Jack Uldrich
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Rules? What Stinkin’ Rules

Posted in Culture, Journalism, Media, Politics

No-birds I really like the photo to the right. I have no idea if it's real or if it's photoshopped but it makes a powerful point: What good are rules if they can't be enforced.

I was reminded of this point yesterday after Wikileaks released the Afghanistan War Logs. As the following quote from this post in PressThink eludes, the rules for reporting — or not reporting — state secrets have changed. 

"In media history up to now, the press is free to report on what the powerful wish to keep secret because the laws of a given nation protect it. But Wikileaks is able to report on what the powerful wish to keep secret because the logic of the Internet permits it. This is new."

This is new. It is time for the media, politicians and the public to unlearn their old rules.



2 thoughts on “Rules? What Stinkin’ Rules”

  1. Lonny Eachus says:

    Like the music industry, government has been slow to accept that things have changed, and even slower to realize they would be better off flowing with it rather than fighting it.
    The sad thing is that, current “scandal” aside and despite all the rhetoric, the more we have learned about government secrecy the more we have seen that it was often used against common citizens, rather than to protect them. And that must change.
    Our current President made many promises about openness that have since turned out to be empty. I believe that will come back to haunt him.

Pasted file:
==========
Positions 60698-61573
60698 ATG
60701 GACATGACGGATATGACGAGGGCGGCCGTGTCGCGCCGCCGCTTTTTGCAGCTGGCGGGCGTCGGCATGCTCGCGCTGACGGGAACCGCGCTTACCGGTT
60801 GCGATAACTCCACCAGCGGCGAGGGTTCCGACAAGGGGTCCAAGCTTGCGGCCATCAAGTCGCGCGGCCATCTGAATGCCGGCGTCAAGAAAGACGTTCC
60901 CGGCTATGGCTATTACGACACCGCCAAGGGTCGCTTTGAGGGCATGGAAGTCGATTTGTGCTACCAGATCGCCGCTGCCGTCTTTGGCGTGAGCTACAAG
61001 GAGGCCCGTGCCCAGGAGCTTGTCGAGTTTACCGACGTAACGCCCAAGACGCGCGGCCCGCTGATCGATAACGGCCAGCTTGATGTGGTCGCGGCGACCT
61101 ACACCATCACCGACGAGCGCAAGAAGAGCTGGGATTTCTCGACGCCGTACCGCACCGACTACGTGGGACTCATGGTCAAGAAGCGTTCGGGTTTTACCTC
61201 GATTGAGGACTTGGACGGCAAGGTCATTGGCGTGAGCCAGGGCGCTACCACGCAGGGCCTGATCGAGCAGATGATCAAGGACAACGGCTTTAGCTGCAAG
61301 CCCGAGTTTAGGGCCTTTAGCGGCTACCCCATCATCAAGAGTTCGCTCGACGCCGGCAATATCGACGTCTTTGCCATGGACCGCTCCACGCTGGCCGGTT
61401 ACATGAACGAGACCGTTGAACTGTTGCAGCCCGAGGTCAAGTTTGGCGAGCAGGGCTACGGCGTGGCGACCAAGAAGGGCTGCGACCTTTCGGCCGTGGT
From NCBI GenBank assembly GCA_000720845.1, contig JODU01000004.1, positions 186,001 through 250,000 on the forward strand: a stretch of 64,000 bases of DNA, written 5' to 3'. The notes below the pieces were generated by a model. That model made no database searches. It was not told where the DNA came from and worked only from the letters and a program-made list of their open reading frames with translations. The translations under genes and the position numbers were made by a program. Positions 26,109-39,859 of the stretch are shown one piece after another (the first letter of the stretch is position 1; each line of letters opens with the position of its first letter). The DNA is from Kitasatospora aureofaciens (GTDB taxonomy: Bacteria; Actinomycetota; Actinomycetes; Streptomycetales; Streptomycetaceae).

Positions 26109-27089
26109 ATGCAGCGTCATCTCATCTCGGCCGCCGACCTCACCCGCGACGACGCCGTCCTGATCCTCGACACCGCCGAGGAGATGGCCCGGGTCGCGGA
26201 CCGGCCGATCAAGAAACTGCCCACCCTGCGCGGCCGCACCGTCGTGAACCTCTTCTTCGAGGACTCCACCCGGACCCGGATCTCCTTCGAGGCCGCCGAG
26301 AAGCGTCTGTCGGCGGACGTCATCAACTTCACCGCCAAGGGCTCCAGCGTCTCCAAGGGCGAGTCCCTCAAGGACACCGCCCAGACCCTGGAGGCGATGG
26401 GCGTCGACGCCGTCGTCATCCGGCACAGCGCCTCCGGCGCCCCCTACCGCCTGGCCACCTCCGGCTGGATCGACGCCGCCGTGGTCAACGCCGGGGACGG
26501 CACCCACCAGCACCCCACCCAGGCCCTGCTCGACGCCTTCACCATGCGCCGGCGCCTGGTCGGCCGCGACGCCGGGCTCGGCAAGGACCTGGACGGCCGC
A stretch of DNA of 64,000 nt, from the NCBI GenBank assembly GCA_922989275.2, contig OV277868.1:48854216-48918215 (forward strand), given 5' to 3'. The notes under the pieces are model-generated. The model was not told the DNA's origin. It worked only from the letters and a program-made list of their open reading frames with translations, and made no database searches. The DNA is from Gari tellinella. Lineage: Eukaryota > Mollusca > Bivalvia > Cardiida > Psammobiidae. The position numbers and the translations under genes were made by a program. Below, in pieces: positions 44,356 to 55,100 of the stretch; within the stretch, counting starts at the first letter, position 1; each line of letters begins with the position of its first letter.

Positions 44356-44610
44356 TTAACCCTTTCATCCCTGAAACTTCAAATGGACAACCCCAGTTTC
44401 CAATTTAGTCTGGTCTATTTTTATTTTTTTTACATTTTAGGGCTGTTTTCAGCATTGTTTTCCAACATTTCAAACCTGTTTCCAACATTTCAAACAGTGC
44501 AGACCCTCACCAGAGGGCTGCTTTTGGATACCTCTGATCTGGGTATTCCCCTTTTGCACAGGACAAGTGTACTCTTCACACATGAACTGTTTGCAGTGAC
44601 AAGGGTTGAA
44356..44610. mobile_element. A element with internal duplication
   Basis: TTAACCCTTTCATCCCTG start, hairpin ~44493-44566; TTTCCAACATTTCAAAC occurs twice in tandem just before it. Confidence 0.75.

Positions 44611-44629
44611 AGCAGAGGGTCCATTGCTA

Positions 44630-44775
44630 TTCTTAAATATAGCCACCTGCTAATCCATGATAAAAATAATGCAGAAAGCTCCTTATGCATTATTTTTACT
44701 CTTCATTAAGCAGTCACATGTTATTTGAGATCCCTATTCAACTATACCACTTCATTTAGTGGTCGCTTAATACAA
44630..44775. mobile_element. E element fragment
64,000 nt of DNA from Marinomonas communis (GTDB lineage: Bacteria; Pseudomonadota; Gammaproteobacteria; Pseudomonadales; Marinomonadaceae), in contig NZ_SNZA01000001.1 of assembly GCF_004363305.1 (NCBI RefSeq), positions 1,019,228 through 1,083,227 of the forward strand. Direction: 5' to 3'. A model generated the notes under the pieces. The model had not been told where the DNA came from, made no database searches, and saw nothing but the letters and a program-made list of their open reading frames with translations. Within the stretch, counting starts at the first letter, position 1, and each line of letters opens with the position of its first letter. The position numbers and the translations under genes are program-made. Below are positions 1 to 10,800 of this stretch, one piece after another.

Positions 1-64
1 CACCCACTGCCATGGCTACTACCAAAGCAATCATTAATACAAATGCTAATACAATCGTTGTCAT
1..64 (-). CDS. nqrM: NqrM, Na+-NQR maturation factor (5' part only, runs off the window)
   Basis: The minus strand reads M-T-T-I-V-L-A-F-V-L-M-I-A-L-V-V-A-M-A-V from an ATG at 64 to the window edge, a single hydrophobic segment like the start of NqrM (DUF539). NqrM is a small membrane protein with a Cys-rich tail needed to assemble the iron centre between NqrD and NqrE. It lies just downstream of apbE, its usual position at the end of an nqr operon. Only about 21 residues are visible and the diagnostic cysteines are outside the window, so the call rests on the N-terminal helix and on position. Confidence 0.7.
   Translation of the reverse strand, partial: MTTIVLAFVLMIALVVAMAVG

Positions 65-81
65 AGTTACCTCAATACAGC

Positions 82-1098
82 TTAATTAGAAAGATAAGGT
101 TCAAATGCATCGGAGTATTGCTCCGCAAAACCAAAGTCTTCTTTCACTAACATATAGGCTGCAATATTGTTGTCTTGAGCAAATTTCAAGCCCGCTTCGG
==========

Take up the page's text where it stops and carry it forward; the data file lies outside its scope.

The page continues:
A new (and in many ways improved) “music industry” is beginning to form, despite staunch resistance and some very nasty legal wrangling on the part of mainstream music corporations attempting to preserve the “status quo”. If asked, I would tell them that they need to unlearn, that the status quo they are trying to protect is already gone, and that their behavior only works against them.
    This latest “leak” is less about government collusion with special interests than many others have been. But it clearly demonstrates one thing: just as the old music industry has been losing its futile struggle against change, more government openness is going to happen, with or without the cooperation of government. And there is little doubt that it will benefit American citizens.

  2. Jack Uldrich says:

    Lonny:
    Well said. I’m in complete agreement. The irony of the whole Wikileak’s “scandal” is that it will make us safer!
    Jack

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